Now when you start to talk about subwoofers, things change up too, partly because the human ear percieves low frequencies at a lower volume than mid/high frequencies. It also takes more energy to produce low frequencies. This is why subwoofer speakers have a lower sensitivity rating than mids and tweeters, and also why sub amps need to produce a lot more wattage to balance the overall sound of the system.

Ok, so I think I may be overloading you with info?? LOL ... but I wanted to make the point that the underlying principals in play here are complex. In the end though, 50w provided to a 92 sensitivity speaker, will produce 112dB (assuming the ratings are respectable and valid by the manufacturer). It doesn't matter if the speaker's RMS rating is 50w, or if it 250w ... the loudness at 50w will be the same. The difference between the 50w rated one, and the 250w rated one, would be how much power it can handle, and in turn, how loud it can play without distortion.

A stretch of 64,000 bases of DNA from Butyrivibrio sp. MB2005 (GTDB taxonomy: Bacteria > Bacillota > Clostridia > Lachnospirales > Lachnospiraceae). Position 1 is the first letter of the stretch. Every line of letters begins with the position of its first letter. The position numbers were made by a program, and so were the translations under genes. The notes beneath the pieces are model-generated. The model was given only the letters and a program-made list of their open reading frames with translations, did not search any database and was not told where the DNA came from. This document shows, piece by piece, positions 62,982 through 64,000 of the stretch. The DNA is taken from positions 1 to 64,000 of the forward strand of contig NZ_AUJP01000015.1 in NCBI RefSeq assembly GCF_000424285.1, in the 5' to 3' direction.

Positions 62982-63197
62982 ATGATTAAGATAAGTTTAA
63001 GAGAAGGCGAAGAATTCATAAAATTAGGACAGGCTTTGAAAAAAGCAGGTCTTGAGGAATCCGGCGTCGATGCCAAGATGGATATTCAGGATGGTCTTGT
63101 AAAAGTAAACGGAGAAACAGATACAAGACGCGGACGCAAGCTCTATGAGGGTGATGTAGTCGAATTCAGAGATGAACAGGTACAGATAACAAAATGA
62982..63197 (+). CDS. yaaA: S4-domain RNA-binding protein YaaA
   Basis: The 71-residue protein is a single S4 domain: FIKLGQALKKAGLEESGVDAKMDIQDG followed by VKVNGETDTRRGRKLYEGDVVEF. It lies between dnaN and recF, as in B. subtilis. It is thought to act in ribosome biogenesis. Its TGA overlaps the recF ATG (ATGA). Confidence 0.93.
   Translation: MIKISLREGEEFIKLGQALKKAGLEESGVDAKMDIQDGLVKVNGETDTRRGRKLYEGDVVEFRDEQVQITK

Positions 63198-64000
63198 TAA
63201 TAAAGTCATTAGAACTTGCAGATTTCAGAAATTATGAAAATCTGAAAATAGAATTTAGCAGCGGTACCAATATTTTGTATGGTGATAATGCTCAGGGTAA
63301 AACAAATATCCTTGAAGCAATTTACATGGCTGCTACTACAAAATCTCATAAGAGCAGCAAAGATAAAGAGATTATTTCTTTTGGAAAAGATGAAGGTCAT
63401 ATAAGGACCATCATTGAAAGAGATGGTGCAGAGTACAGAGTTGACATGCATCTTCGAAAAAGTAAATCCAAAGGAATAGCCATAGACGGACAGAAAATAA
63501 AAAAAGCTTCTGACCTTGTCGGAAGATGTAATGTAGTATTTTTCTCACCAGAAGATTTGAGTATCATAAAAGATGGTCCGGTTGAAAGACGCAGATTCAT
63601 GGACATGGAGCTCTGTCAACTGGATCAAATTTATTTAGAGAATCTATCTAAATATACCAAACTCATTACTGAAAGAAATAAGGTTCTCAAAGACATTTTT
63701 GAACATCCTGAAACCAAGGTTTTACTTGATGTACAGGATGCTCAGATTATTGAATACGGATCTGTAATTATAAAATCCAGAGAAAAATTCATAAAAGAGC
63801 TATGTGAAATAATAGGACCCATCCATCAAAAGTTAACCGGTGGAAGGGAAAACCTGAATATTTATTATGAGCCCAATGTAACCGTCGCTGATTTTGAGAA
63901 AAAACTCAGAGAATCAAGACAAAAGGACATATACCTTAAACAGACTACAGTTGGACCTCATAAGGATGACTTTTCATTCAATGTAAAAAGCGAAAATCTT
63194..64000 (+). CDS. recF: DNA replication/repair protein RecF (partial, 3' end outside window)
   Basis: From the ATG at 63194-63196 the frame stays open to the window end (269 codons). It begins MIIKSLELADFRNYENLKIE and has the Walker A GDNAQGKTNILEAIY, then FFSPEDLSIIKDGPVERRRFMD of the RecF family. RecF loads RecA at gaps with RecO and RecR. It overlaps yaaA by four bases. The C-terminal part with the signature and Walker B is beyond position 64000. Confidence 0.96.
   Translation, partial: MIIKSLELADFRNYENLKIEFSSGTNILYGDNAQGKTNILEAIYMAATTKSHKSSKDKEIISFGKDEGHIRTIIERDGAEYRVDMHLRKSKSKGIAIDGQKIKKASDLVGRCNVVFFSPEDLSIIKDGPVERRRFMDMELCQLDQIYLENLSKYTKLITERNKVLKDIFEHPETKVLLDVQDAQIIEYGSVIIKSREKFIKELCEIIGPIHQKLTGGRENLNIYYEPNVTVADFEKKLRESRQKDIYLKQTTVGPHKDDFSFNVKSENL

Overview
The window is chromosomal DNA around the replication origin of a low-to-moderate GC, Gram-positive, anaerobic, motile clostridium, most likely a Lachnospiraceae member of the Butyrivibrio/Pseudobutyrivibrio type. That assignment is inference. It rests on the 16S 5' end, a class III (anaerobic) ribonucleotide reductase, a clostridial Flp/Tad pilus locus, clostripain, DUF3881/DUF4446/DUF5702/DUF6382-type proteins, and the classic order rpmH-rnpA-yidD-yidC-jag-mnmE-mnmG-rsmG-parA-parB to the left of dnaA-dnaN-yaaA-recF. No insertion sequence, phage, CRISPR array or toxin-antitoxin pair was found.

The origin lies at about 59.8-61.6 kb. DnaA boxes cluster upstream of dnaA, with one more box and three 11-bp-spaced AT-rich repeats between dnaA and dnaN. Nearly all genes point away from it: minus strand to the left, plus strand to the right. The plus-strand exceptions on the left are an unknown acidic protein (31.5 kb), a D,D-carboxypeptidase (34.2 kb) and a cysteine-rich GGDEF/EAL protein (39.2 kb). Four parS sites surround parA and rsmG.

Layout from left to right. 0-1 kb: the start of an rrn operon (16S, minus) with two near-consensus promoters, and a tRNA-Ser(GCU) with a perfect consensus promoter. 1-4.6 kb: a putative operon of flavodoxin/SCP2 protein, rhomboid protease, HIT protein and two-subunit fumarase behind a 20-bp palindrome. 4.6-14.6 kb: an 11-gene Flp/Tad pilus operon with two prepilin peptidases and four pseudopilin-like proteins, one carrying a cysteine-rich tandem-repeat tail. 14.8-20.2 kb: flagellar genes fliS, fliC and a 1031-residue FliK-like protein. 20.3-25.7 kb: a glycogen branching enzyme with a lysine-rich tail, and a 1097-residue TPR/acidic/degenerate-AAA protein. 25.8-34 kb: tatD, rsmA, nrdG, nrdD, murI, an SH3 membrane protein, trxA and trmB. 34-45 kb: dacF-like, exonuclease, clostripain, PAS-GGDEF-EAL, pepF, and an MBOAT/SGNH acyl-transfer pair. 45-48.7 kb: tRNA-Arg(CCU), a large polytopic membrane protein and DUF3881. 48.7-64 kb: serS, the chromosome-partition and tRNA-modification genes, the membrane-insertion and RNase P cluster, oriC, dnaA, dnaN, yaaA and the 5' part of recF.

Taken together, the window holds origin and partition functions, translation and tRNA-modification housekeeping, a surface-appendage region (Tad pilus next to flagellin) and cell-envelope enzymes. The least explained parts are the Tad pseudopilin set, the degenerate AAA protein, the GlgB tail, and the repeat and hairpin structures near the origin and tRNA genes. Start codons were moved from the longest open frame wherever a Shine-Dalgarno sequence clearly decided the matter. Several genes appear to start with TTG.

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Oh, and related to the stock head unit comment ... most head units rated at say 50w, actually only produce much, much lower usable wattage before distortion starts. This is why folks use a oscilloscope on the head unit's output to measure the point at which clipping starts on the signal. On OEM head units, and cheaper aftermarket head units, this can start at, or sometimes below, 50% of the volume knob location. So the usable wattage is actually much lower than the specification.

There are head units out there which don't clip (or distort) at all though ... my Pioneer DEH-80PRS is a good example of one. I can turn the head unit's volume up to max, and the signal on the RCA cables never clips. This means my amps can receive the full pre-out voltage as their input, and the amp's gain control can be lowered and still produce the desired wattage.

Which is another point ... that system tuning has a HUGE impact on what you will get out of it.